How to deal with a harassing neighbor
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Robert Frost wrote, "Good fences make good neighbours." This means that to maintain amicable relationships with our neighbours, you need to respect other people's privacy and keep a healthy distance. When disagreements occur, they may quickly escalate to action and revenge.
Neighbour harassment might be caused by people who are desperately seeking new friendships that are not mutual or when an offence has been taken and vengeance is sought.
Examine your own behaviour to determine whether you said or did something that may have triggered the harassment. Do not seek out your neighbour to borrow anything or initiate any conversations if the harassment stems from overly friendly neighbours who do not respect your privacy.
- Robert Frost wrote, "Good fences make good neighbours."
- Do not seek out your neighbour to borrow anything or initiate any conversations if the harassment stems from overly friendly neighbours who do not respect your privacy.
Cease any unreasonable behaviours you or other members of your family might have been doing. For example, if your teenagers have been playing very loud music late at night that disturbs your neighbours' sleep, your teen must refrain from doing so.
Discuss the situation face to face with the neighbour. Do not raise your voice or express your anger. State your feelings calmly and explain to your neighbour why his behaviour is a harassment. For example, if he has been ringing your doorbell very early every morning to demand you move your car because he believes it is blocking his driveway, point out to him where the property line is and show him how you are within your rights to park there. If, however, you are blocking his driveway, you will have to find an alternate place to park your car.
Elicit support for your point of view from the authorities if necessary. Check your municipal bylaws to ensure you are within your rights if the harassment is caused by a dispute over property rights. Inform the neighbour that you will have to resort to calling the police if the harassment continues.
- Discuss the situation face to face with the neighbour.
- Inform the neighbour that you will have to resort to calling the police if the harassment continues.
Ask other neighbours whether they are experiencing similar problems with the same neighbour. Gather signatures on a petition as a last resort if you feel it will help the neighbour realise his complaints are invalid.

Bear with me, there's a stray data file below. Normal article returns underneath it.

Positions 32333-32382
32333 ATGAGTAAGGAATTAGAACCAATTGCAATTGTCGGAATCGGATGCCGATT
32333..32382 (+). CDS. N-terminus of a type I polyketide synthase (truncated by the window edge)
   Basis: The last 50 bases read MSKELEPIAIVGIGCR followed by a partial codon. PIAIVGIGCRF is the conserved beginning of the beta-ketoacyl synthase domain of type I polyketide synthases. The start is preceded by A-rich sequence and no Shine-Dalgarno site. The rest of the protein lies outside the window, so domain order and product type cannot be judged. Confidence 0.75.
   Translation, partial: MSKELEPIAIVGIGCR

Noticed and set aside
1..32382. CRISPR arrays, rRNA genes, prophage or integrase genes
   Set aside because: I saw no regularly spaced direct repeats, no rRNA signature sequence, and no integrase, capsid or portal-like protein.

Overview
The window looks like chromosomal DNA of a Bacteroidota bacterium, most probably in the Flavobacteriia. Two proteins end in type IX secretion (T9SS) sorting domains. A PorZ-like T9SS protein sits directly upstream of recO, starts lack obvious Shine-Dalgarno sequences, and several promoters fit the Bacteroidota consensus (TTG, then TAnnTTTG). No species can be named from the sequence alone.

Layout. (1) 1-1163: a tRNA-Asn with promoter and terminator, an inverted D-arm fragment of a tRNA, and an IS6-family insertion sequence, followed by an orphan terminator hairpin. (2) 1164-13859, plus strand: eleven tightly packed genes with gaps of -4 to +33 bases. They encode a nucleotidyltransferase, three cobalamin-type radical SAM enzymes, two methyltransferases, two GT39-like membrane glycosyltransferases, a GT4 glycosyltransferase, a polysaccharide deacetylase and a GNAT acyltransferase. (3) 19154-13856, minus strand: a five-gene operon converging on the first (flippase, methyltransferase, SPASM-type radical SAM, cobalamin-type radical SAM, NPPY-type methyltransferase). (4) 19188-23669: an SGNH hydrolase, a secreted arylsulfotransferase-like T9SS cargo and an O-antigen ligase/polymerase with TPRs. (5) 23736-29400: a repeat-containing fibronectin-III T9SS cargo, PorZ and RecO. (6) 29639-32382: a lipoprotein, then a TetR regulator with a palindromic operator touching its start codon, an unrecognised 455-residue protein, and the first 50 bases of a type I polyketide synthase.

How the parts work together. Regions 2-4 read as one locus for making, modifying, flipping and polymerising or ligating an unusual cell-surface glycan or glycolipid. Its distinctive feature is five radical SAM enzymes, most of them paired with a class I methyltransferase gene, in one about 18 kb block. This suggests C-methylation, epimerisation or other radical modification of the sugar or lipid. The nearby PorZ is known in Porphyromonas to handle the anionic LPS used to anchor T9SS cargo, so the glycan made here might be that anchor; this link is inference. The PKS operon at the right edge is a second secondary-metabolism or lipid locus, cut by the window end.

Try a little loving kindness if the harassment consists of the neighbour complaining about your behaviour. Bring the neighbour a home-baked cake or merely try some friendly conversation. Choose a time when the neighbour is not angry and try to connect on a personal level; your neighbour's anger might be stemming from loneliness.
Try avoiding the neighbour as much as possible until emotions calm down. Leave for work a bit earlier than usual, if possible, to avoid having to confront the neighbour every morning if that is when the harassment usually occurs. Do not answer back if the neighbour screams unreasonable comments at you. Childish behaviour often can be corrected by responding in an appropriate way. Do not stoop to his level and scream back; this will only continue the unpleasantness.
- Ask other neighbours whether they are experiencing similar problems with the same neighbour.
- Do not answer back if the neighbour screams unreasonable comments at you.
Consult a lawyer and get her to send a warning letter to the harassing neighbour. Follow up with court action if the situation escalates; the courts may issue a "cease and desist order" that may cause the neighbour to finally realise he must stop his problematic behaviour.
Put your house up for sale and move if none of the suggestions bring about improvement in the situation. Unreasonable neighbours can ruin the enjoyment and sanctity of your home, and moving may, unfortunately, be the only possible way to avoid the unpleasantness.
Freddie Silver started writing newsletters for the Toronto District School Board in 1997. Her areas of expertise include staff management and professional development. She holds a master's degree in psychology from the University of Toronto and is currently pursuing her PhD at the Ontario Institute for Studies in Education, focusing on emotions and professional relationships.